Chassidism teaches that there needs to be a balance between the “godly soul,” and the “animal soul;” yet, this seems like a compromise to me; besides, I have never been able to find that balance. Rather, I am compelled to make a sharper delineation between the two, than is often mentioned in certain chassidic sources.

The balance to be found is then relegated to the peace of mind that results, by staying focused on H’Shem; also, to look towards Olam Haba (the World to Come), instead of becoming entangled in Olam HaZeh (This World), to the extent that we can not see the forest for the trees.

poetry: On Board

I imagine that you were conflicted,
when your brother left for America,
leaving behind more than could be understood,
by anyone, who already stood on the shores
of the land of opportunity, and assimilation.

When his family was finally able to join him,
what could be envisioned as their future,
amidst the multitude of countless faces,
indifferent to the truth that binds the lives
of the faithful together over centuries?

Your brother – my great-grandfather –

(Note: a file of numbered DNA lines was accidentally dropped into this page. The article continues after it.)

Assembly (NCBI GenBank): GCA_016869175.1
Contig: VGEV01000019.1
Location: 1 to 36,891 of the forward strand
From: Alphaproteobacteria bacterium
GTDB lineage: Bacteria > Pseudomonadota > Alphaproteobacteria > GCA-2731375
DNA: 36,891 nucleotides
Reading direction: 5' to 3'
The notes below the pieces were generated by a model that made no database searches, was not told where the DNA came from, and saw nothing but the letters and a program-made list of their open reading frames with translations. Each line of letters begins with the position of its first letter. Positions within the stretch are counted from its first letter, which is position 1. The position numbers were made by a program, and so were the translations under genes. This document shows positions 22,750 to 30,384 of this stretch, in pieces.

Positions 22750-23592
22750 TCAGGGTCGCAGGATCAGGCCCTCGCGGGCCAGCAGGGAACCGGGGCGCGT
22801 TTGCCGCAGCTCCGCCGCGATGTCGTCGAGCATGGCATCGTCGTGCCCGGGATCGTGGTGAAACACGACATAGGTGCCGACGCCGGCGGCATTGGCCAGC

his decision, the only reason, that I am alive today.
How can I complain? Yet, I am also conflicted,
knowing I should be grateful, to have even been born.
Despite the fact that I still yearn, to live
like my ancestors did in Bolechov.

Heritage – 5

B”H

Shavuos commemorates Mattan Torah, the Giving of the Torah. A spectacular event, the Revelation at Sinai, when H’Shem gave B’nei Yisrael the Commandments. This was the culmination of the Exodus from Egypt. Being made a people unto H’Shem, our bond to Him was signified with the commandments, presented as a ketubah (marriage contract) to the Bride (K’lal Yisrael). Our sovereignty as a nation begins here; the declaration being made first, with Matan Torah, then, we were brought into the Land: a people first, then, we were given a country.